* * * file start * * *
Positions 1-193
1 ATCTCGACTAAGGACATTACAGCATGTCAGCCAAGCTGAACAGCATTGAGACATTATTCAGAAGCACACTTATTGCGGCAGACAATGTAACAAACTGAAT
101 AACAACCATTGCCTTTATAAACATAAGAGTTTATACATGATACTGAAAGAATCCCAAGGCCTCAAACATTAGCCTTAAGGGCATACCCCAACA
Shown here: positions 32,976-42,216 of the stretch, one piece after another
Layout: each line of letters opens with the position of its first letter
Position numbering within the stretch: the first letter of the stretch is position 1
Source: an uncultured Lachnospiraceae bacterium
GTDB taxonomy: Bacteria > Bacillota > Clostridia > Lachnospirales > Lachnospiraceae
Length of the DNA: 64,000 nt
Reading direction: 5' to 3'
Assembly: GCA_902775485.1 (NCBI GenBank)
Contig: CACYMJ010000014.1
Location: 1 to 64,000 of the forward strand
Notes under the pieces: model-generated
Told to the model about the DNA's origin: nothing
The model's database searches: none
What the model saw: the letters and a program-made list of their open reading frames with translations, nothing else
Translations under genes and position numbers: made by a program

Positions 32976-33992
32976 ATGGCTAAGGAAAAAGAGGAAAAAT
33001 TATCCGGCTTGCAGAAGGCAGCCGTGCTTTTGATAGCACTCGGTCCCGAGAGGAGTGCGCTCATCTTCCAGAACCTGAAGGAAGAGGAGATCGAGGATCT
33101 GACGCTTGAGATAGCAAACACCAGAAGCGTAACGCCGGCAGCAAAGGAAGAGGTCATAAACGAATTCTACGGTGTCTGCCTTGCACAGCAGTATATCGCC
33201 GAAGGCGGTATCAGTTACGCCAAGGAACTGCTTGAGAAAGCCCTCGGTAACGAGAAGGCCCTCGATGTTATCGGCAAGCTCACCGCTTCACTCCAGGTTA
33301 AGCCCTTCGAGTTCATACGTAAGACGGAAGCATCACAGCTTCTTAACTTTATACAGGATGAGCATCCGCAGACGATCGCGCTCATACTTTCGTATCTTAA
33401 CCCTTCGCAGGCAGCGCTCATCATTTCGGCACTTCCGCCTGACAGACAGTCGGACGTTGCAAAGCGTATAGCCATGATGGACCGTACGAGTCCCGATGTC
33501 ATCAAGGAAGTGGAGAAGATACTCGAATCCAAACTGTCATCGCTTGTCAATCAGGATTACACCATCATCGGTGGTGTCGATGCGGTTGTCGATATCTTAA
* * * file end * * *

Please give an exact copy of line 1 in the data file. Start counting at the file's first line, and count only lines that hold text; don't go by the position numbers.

Positions 1-193